- Organisation of outreach services for rural communities to improve medicalisation rates of livestock, and deliver community education regarding animal disease to demonstrate the potential of animal health to maximise profitability of smallholder farming.
- Provision of a fully operational, sustainable diagnostic infrastructure delivered in conjunction with local partners to improve the correct diagnosis of major livestock production diseases and increase correct and responsible use of veterinary products.
- Support of local veterinary stakeholders with professional development/business training courses.
- Outcomes research driven by epidemiological studies to demonstrate the return on investment of animal health for local communities, with results communicated in educational resources designed for maximum accessibility for local farmers.
Role of the University of Surrey
Over the next three years, the Veterinary Health Innovation Engine (vHive), a research centre built with the collaboration of University of Surrey and Zoetis, will partner with Zoetis to deliver specific aspects of the ALPHA initiative.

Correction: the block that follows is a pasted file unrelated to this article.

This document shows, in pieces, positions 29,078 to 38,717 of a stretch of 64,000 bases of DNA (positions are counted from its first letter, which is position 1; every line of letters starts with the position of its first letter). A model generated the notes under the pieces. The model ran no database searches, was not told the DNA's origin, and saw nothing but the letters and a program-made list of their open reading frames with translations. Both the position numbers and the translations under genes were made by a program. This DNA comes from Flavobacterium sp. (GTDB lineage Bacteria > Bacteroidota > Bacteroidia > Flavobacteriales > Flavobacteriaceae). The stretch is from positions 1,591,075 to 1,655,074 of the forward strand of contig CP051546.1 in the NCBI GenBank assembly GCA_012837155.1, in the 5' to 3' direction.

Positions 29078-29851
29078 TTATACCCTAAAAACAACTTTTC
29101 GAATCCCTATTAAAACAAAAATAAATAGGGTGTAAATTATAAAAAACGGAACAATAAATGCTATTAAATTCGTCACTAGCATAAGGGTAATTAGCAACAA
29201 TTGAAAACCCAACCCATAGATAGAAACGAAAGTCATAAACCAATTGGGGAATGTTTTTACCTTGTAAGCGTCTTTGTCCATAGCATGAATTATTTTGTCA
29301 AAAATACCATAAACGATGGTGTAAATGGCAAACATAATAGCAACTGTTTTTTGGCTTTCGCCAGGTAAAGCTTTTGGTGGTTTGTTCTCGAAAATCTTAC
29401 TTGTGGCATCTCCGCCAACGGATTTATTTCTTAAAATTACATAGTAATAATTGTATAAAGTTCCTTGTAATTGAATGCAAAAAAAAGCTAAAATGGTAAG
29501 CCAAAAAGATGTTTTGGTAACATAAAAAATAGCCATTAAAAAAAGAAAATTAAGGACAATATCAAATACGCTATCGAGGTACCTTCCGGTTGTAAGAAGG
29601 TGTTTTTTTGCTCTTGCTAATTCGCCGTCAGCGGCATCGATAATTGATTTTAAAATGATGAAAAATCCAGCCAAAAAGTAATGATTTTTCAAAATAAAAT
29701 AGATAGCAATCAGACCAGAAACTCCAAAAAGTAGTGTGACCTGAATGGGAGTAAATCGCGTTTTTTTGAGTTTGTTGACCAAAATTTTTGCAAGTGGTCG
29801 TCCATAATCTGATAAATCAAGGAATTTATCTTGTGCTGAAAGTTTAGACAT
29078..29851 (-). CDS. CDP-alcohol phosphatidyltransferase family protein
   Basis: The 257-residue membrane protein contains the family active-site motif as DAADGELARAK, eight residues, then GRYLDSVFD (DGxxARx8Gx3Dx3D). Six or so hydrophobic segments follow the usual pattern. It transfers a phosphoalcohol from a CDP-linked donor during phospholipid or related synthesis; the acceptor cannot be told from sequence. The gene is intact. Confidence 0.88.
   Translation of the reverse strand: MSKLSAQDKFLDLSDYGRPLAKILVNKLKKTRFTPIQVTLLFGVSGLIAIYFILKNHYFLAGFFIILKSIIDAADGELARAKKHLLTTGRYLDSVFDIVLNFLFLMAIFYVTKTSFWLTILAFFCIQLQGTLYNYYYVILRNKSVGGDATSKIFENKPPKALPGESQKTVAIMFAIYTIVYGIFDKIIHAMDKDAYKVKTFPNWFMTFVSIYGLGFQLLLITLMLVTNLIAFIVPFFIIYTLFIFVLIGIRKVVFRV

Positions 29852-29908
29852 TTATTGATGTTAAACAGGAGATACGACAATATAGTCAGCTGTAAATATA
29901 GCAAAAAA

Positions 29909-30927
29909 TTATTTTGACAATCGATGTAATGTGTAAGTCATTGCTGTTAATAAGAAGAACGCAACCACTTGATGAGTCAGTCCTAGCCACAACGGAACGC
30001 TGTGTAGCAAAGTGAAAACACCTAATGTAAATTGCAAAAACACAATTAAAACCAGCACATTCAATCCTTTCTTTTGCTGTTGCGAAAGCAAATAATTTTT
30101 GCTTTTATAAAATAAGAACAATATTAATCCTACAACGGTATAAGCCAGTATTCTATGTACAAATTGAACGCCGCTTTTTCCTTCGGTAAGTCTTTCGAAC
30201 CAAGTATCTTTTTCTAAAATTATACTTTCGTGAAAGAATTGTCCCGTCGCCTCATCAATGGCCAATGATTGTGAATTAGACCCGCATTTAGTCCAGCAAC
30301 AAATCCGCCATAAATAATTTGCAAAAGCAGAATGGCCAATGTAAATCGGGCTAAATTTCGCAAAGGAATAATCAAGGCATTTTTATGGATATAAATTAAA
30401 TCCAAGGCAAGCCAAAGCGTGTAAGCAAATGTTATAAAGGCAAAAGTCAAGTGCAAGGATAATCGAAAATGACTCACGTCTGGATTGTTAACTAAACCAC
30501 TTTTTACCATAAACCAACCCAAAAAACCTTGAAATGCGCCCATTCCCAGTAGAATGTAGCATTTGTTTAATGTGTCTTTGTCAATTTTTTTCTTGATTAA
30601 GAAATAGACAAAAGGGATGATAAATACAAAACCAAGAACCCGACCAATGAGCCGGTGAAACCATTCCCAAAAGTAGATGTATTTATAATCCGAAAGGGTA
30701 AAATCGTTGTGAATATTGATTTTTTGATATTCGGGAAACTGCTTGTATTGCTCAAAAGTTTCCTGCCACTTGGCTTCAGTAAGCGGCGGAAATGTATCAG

The University of Surrey’s School of Veterinary Medicine through vHive is providing support to measure impact of grant activities and to conduct specific studies to demonstrate the return on investment of animal health interventions for smallholder communities. Additionally University of Surrey is providing support to develop digital data capture tools to enable big data to be processed to evaluate success and identify disease priorities.
University of Surrey scope
The University of Surrey is responsible for A.L.P.H.A data-driven activities including conducting on-farm baseline studies for production and economic parameters, and conduct of follow-up studies following interventions targeting relevant smallholder farmer communities, in close collaboration with the Zoetis Outcomes Research team.
University activities are structured and progressed under the following broad themes:
In the media
- Zoetis strengthens its commitment to develop sustainable livestock production in Sub-Saharan Africa
- A digital approach to animal health
- Zoetis hopes ALPHA could be stepping stone towards a stronger presence in Africa
- Zoetis builds sustainable veterinary diagnostic network and animal health infrastructure in Uganda, Nigeria and Ethiopia
- Zoetis initiative improves poultry health for Nigeria’s farming and veterinary communities
Partnerships are essential to ensure maximum positive and sustainable impact to the region. The ALPHA initiative is working with various partners both locally and externally to deliver its objectives. The list of partners will continue to expand as activities roll out in the target countries. Our partners to-date include:
- Governmental authorities
- Local veterinary associations
- National and international NGOs
- Farmers associations
- Private sector distribution companies
- Local institutions (Ahmadu Bello University, Zaria, Nigeria; Makerere University, Kampala, Uganda; Jimma University, Ethiopia).